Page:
However, when the clinical threshold of “reduction of 50% or more in seizure frequency” was evaluated, only 39% of the individuals were considered responders (studies varying between 24 and 74%), and there was no difference (p = 0.56) between treatments with CBD-rich extracts (97/255, 38%) and purified CBD (94/223, 42%). The mean dose, regardless of treatment was 17.7 mg/kg/day of CBD equivalent. The average daily dose reported for purified CBD was 27.1 mg/kg/day, while the average daily dose of CBD equivalent reported for CBD-rich Cannabis extract was merely 6.1 mg/kg/day.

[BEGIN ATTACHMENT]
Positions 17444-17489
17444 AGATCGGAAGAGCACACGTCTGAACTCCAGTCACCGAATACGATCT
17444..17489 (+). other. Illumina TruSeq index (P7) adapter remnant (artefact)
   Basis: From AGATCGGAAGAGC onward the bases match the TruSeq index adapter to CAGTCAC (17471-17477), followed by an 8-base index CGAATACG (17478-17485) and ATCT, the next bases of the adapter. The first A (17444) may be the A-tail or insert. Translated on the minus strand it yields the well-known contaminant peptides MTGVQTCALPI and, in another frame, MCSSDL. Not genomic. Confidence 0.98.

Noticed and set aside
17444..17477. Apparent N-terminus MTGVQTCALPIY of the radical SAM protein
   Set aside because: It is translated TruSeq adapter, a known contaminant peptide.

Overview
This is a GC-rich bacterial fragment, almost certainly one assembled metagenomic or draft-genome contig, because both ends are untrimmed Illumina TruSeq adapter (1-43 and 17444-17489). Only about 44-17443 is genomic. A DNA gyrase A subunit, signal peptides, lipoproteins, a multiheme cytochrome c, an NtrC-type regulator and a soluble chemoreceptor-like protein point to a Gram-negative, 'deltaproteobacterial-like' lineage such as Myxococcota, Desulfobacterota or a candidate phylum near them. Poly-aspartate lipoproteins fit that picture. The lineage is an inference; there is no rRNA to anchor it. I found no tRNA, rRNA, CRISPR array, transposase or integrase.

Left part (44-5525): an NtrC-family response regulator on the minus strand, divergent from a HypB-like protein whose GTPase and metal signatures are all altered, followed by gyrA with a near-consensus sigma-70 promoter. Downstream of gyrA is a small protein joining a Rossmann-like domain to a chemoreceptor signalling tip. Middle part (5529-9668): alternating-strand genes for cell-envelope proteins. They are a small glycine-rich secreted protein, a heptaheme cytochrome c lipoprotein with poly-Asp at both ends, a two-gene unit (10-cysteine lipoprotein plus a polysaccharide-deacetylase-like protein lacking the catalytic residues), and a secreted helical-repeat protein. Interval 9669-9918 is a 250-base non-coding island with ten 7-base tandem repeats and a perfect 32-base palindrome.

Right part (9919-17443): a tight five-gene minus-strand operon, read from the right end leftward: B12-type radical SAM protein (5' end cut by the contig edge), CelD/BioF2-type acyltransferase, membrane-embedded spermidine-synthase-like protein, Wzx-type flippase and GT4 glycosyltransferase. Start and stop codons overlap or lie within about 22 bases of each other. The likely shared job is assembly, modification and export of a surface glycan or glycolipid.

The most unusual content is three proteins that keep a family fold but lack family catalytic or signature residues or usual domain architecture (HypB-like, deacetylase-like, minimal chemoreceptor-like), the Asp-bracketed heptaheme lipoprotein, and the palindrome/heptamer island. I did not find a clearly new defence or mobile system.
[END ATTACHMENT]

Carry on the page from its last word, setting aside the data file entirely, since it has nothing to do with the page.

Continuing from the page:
Moreover, there was no difference among subtypes of epileptic encephalopathies (Dravet and Lennox-Gastaut syndromes), although the data implies that patients from these two genetic-related epileptic syndrome are more sensitive to CBD treatment (Supplementary Table 1). At least 18% of all treated patients showed an “improvement >70%” in seizures frequency (83/430 patients) and the studies varied between 18 and 57% (Table 2). The “seizure free” endpoint was not used for the analysis because it is not a parameter used by a significant amount of the selected studies. The number of individuals that remained free of seizures was close to 10% in the papers reporting this endpoint, which is a relevant amount for a population that tried several prior anti-epileptic medications without success. The proportion of patients reporting any improvement and “classical” responders was also relatively high for a treatment-resistant population and is slightly above the number of responders commonly observed in studies of registered anti-epileptic drugs (29–31).